District 211 Partnership Receives Joyce Foundation Grant for Career Pathway Programs
As part of a local partnership, Township High School District 211 is receiving a grant to help fulfill its vision of ensuring each and every student is college and career ready by the time they graduate.
The Joyce Foundation will provide Township High School District 211 and High School District 214 a $400,000 grant over two years as part of a new regional partnership aimed at expanding high-quality college and career pathways. Harper College also plays a key role in the career pathways partnership with Districts 211 and 214.
“Districts 211 and 214 are working in conjunction with Harper College to increase opportunities for our students’ explorations of college majors and career explorations during high school,” said Dr. Lisa Small, District 211 associate superintendent for instruction. “There are many choices for post-high school options for our graduates in the northwest suburbs.”
Districts 211, 214, and Harper College will use the grant and partnership to design comprehensive and high-quality college major and career pathway design and implementation. It will help develop and support regional systems to support a continuum of work-based learning, as well as continuous improvement for teaching and learning throughout all components of college major and career opportunities.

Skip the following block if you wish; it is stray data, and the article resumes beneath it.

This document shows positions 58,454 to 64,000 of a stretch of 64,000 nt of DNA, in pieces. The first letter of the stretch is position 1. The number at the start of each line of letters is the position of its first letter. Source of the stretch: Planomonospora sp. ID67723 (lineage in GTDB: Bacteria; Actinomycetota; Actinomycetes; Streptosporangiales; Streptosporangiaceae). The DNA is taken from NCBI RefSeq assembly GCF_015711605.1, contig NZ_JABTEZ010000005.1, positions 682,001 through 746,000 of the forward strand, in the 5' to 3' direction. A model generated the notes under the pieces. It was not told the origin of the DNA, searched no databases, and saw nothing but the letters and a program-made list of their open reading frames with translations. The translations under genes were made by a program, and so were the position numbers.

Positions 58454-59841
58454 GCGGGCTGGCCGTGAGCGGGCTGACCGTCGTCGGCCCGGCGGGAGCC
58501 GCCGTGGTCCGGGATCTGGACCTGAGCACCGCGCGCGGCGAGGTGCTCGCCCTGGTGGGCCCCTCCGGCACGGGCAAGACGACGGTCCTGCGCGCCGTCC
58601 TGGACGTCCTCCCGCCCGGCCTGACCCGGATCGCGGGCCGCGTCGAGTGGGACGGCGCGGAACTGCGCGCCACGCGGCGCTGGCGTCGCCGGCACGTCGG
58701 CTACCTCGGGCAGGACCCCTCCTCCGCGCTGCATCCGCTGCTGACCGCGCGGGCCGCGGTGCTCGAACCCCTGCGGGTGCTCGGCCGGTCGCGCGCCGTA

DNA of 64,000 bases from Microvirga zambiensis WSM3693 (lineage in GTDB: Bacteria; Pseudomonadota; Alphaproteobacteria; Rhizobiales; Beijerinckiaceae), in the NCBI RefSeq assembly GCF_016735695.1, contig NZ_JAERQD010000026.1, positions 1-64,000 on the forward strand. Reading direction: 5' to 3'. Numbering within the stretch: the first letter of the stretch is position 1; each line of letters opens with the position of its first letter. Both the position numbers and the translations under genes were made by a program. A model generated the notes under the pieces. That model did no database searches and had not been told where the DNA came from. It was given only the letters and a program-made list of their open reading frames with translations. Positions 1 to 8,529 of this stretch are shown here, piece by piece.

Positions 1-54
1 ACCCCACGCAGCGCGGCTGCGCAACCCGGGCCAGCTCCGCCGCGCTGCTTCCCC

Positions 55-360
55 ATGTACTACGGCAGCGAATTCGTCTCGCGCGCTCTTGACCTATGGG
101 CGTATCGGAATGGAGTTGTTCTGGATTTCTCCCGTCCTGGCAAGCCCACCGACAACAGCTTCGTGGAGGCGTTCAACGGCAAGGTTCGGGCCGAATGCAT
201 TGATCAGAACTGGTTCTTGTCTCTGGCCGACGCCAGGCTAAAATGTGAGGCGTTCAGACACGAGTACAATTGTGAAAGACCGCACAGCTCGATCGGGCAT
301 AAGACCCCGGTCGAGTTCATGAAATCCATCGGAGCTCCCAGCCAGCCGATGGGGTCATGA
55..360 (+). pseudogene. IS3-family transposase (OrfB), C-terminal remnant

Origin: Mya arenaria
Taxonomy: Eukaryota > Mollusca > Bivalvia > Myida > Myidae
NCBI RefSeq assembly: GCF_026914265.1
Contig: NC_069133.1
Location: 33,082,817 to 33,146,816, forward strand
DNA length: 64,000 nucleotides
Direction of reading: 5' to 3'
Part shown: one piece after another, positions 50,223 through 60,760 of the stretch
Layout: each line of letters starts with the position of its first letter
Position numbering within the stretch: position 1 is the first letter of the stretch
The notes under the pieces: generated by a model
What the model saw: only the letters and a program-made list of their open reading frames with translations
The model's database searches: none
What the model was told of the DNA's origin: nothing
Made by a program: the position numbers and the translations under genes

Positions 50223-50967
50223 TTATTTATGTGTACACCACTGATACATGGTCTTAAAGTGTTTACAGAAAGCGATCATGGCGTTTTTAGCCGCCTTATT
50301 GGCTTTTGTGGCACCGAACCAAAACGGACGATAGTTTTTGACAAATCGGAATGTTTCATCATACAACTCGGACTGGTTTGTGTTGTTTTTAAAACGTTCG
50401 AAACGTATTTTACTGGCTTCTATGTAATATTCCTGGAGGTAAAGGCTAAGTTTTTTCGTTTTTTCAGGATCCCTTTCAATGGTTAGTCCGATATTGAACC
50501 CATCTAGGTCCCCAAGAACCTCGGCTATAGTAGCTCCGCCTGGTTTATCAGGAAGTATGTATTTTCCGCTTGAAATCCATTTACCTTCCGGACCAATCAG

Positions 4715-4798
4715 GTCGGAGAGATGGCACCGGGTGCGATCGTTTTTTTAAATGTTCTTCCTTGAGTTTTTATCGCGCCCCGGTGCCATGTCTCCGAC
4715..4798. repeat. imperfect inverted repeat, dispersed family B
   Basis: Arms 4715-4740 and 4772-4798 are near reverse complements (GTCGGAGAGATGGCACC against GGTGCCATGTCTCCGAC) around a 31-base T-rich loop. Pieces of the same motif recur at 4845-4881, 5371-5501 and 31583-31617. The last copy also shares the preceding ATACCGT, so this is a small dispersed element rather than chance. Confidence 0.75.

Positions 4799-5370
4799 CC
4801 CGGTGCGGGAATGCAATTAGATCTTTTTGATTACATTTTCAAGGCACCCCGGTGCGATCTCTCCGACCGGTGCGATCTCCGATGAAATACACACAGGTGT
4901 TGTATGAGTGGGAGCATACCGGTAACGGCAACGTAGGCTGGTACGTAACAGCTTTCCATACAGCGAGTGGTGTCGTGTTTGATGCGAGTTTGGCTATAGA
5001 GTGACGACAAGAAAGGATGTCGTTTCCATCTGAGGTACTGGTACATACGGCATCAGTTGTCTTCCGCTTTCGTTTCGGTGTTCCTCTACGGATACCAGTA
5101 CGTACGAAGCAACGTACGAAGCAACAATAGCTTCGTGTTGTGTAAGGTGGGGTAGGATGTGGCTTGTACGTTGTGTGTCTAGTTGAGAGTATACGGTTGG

“This opportunity over the next two years will allow D211 to seek out better ways to communicate post-high school options to our students and parents, enhance our internship structure, develop all aspects of the Interactive and Information Technology and Health Sciences Clusters, and increase dual credit options for high school students,” Small said.
In addition to Districts 211, 214, and Harper College, the Great Lakes College and Career Pathways Partnership communities also includes the Central Ohio/Greater Columbus area, Madison, Wis., and Rockford, Ill.
The overall Joyce Foundation investment includes $1.4 million in grants to three national leaders in pathways programs, which will support the individual communities and the Partnership. They are: ConnectEd: The California Center for College and Career, in Berkeley; Jobs for the Future, based in Boston; and Chicago-based Education Systems Center of Northern Illinois University.
Communities in the Great Lakes College and Career Pathway Partnership will share experiences and insights as they work to advance their respective pathways systems. Their progress also will help inform similar efforts across the country
The Joyce Foundation works with grantee partners to research, develop, and advance policy solutions to improve quality of life, promote community vitality, and achieve a fair society. Overall, the foundation will invest $3 million and hands-on technical support from national leaders in the field in four communities that belong to the Great Lakes College and Career Pathways Partnership.
All recipients were chosen for demonstrating committed leadership and strong partnerships across K-12 and postsecondary systems to support college and career readiness. Other criteria included their vision for expanding and improving college and career pathways systems, the needs of their student populations, and supportive, engaged local employers.
For more information, please visit The Joyce Foundation website.